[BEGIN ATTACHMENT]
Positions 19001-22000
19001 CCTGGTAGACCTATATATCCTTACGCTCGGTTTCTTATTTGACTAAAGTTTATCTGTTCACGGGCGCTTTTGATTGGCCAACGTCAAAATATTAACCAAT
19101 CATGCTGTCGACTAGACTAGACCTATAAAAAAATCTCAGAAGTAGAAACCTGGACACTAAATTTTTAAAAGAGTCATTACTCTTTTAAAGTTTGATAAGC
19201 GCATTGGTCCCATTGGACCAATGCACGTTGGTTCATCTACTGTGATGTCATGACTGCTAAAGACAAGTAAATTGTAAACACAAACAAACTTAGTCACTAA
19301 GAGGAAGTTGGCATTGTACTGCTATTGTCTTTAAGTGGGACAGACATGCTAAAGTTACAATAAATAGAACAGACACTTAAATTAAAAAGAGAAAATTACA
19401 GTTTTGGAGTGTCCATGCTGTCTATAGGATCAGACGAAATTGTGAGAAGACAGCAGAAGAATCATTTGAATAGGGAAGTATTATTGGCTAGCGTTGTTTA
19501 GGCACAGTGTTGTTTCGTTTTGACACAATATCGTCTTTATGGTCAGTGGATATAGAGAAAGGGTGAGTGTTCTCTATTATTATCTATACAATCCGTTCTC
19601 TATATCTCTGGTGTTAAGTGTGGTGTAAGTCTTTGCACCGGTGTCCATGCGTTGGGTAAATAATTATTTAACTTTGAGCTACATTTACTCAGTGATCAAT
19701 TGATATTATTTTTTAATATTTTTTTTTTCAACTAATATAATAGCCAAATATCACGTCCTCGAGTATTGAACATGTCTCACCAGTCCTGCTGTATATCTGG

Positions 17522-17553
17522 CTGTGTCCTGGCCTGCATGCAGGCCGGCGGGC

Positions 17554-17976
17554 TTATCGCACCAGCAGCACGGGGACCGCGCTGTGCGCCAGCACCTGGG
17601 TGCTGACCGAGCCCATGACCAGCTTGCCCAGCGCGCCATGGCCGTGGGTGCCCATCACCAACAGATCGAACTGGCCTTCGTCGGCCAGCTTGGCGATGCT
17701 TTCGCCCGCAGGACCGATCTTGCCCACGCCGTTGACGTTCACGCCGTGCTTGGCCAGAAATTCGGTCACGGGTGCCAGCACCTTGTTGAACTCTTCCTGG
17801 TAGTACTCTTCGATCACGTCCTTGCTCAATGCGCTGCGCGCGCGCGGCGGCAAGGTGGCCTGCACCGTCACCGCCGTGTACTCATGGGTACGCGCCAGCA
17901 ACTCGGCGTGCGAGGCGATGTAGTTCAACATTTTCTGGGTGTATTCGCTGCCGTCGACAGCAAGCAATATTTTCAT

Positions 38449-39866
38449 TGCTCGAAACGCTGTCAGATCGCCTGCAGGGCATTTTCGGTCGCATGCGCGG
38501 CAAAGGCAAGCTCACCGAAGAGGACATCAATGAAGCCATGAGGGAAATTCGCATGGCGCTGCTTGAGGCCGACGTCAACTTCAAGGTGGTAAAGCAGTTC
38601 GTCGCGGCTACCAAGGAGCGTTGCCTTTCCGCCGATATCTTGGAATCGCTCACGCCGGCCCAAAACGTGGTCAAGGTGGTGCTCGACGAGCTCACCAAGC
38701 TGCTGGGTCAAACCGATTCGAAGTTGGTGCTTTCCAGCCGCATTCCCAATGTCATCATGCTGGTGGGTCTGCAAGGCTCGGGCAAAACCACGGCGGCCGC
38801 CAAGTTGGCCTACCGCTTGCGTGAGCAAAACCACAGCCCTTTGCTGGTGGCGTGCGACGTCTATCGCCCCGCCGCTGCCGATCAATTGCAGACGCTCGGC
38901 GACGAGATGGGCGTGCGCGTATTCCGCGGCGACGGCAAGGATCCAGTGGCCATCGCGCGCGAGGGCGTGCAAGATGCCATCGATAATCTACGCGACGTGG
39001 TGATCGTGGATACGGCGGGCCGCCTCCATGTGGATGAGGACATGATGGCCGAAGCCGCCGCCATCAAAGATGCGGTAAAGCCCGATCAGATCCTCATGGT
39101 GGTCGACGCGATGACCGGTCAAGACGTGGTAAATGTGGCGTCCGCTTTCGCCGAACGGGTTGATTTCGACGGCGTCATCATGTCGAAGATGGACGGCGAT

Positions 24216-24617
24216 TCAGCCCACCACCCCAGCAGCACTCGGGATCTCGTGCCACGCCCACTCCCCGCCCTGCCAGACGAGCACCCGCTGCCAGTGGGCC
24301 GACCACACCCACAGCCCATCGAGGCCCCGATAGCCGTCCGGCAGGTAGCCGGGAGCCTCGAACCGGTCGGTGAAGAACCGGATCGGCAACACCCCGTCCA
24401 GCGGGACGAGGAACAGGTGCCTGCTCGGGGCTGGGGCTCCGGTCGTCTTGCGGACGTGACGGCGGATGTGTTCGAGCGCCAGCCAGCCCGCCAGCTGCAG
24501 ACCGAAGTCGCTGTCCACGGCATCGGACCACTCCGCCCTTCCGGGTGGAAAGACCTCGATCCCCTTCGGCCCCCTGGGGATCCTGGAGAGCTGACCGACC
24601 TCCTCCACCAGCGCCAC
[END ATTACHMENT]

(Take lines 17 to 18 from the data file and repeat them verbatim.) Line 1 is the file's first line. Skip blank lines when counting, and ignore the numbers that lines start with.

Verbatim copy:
17901 ACTCGGCGTGCGAGGCGATGTAGTTCAACATTTTCTGGGTGTATTCGCTGCCGTCGACAGCAAGCAATATTTTCAT

Positions 38449-39866